Author: Samantha Kelly
Jac entered the cafeteria, tapping her ID bracelet against the sensor. She waited for the machine to calculate an ideally nutritious meal. Once it arrived, Jac took her tray and sat at the end of one of the tables. The other paramedics were in the middle of conversation and Jac knew it’d be a few more months on the job before she developed the same easy rapport. Instead she just listened as the conversation turned to the gala the night before, to celebrate ten years of MediCorp going public.
“The old man just loves the sound of his own voice.” Hector Serrano said, rolling his eyes. “Good champagne though, I’ll give him that.”
Jac possessed none of the same cynicism as her colleague. Quite the contrary, she had found Mr Nazari’s speech inspiring. That the rates of abuse to paramedics had decreased over 300%, thanks to the mech program? It was amazing news. But before she could say anything, the bell sounded to call the paramedics back to work.
Jac’s final patient of the night was Marie Taylor – a smoker and heavy drinker. She had enhancements, but older models, not well maintained. Currently in the latter stages of heart failure. Jac started chest compressions with hands that would never tire. Hands that were not her own, but that she controlled down to the twitch of a finger. She’d never had trouble with the mech, in the way other paramedics did. Piloting came naturally to her. But compressions weren’t going to be enough. Marie Taylor’s heart needed to be shocked. Jac pulled up the interface and switched the mech to its defibrillation mode. And nothing happened.
Normally, the toughened casing of the mech’s hands would light up an electric blue, to signify that the device was working. But there was no colour change. Jac pressed the hands to Marie Taylor’s chest, hoping it was just a problem with the indicator. Lightly at first, and then with increased pressure. Still nothing. Jac brought up a diagnostic menu, but everything seemed to be working correctly. Until a note came up on the assessment. ‘Insurance discontinued – untreatable.’ And then Jac could only watch until Marie Taylor was gone.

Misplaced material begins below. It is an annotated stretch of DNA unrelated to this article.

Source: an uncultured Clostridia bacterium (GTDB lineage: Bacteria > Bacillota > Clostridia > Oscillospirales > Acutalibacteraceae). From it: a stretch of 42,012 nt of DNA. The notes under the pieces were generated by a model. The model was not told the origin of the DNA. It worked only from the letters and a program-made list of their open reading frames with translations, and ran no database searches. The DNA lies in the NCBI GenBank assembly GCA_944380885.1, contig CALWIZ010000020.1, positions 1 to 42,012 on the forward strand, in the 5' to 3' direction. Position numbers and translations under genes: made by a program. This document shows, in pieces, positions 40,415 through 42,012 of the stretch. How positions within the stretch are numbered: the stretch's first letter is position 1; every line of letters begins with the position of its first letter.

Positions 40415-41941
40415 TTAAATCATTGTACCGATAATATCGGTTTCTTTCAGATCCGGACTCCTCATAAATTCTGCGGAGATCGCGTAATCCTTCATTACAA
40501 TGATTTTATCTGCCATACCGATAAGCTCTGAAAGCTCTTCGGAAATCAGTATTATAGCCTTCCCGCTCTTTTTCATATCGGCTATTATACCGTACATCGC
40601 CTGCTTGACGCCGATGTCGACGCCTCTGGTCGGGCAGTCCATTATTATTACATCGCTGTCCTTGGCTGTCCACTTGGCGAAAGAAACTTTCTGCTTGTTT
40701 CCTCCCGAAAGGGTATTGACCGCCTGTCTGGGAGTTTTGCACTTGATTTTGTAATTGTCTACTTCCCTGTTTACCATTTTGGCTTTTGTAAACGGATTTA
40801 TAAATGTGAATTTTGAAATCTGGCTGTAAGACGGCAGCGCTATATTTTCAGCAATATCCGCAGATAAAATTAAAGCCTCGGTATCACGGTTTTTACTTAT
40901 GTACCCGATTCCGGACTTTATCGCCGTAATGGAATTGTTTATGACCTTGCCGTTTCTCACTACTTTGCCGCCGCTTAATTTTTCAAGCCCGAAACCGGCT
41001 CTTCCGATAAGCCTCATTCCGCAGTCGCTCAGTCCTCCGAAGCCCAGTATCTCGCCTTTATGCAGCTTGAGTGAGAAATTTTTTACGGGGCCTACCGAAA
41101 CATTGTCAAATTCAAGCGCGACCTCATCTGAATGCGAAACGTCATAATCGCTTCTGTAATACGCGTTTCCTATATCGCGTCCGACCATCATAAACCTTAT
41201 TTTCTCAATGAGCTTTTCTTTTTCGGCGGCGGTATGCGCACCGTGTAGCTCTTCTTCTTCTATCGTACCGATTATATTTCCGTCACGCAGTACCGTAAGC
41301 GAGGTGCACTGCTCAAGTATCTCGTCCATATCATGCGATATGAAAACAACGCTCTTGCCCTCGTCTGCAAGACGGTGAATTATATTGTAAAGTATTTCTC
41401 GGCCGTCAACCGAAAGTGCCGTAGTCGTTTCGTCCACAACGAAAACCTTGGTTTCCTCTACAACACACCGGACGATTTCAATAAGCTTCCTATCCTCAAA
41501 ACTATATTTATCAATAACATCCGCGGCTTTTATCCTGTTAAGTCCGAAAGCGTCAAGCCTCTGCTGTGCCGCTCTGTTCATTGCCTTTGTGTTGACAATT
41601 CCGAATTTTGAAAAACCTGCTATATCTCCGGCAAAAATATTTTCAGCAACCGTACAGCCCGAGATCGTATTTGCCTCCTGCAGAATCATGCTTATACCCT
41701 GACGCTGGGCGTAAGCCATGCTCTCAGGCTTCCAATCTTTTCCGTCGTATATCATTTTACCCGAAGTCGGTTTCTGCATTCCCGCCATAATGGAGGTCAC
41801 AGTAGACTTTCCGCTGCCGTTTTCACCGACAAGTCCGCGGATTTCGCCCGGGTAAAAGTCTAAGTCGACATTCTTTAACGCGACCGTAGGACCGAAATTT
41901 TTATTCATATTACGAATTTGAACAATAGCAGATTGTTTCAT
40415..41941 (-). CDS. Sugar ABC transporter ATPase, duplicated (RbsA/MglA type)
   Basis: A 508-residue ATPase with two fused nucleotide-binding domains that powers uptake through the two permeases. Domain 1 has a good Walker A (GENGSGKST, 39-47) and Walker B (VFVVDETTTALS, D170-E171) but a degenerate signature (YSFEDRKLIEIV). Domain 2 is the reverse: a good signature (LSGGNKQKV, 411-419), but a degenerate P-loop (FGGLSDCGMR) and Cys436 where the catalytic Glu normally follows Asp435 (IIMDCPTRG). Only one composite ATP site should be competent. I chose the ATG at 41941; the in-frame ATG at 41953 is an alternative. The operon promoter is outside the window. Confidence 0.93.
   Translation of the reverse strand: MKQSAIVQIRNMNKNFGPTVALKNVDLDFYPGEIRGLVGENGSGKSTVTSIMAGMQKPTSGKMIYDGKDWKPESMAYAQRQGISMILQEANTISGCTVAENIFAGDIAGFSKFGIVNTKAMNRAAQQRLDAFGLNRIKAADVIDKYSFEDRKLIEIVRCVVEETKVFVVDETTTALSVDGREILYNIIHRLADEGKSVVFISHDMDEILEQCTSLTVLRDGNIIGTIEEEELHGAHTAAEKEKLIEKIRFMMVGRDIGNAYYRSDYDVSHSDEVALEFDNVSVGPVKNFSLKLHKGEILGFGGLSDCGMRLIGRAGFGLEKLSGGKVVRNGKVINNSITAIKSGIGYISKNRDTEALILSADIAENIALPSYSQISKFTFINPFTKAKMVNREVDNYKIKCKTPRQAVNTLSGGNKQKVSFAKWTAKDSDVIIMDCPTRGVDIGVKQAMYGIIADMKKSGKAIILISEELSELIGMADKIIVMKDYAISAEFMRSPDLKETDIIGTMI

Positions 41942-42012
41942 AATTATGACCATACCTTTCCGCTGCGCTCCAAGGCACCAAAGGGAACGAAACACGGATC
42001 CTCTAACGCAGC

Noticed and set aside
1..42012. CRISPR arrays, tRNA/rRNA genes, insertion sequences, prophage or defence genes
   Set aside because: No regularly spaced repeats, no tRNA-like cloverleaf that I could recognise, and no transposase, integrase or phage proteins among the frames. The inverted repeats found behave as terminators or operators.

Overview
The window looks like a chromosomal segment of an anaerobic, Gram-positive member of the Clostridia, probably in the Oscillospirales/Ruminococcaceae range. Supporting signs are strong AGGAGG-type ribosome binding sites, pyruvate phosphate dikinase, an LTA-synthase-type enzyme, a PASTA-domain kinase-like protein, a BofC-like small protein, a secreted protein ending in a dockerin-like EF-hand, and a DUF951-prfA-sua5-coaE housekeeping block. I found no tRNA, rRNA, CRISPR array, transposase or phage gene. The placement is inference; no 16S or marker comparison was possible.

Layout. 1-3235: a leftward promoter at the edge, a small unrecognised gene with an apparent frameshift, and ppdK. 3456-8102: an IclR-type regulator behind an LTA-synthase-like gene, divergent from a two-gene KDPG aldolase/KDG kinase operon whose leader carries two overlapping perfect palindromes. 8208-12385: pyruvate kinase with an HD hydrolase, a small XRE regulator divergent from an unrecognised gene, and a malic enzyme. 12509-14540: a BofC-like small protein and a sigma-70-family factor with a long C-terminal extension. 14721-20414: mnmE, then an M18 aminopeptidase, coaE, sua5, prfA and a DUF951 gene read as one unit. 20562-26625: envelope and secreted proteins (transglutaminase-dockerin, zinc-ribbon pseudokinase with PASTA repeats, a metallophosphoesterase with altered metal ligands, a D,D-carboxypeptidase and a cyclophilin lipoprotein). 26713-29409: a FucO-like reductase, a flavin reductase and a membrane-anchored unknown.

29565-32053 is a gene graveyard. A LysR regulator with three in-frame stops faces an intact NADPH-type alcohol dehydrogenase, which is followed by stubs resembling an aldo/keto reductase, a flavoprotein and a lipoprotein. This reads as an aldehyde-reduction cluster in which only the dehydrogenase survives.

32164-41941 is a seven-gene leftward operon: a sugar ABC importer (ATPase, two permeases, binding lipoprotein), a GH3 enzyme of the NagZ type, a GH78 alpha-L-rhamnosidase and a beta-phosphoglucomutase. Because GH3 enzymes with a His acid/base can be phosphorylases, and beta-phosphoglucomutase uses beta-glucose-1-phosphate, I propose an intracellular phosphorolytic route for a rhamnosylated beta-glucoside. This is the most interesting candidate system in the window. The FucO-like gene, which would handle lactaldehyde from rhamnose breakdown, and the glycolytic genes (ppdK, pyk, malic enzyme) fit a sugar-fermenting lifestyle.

Her office appeared as Jac ripped the headset off, allowing it to fall to her desk with a thud. She focused her gaze on the potted geraniums her parents had given her to celebrate her first day, while breathing in and out for counts of four. And then Jac brought up the recording of her call on the monitor. She watched it over and over, hoping it would show something different. Marie Taylor had been in a dark zone when Jac was called, which meant the only light came from the reds and blues of the ambulance. It made things difficult to see, but not impossible. And what she saw was that nothing appeared to be amiss. Apart from the obvious, horrifying fact that she could not provide any treatment to the woman in front of her until she died, and that seemed to be intentional.
A search confirmed Jac’s worst fears. Marie Taylor was not the only patient deemed ‘untreatable.’ In the ten years since the mech program launched, thousands of patients had died due to lack of insurance. And where a human might be moved to treat them anyway, a mech could be programmed against that sort of sentimentality. Suddenly, Mr Nazari’s speech didn’t seem quite so inspirational. It sounded more like a cover up, Jac thought as she sat in her office in silence, allowing her next call to ring out.
It’s my hope that more automation can continue to bring costs down so that it can be cheaper to have a safety net for the poor. I appreciate all the short stories showing a dystopian future where it’s still important to continue the best of humanity – including compassion and questioning authority.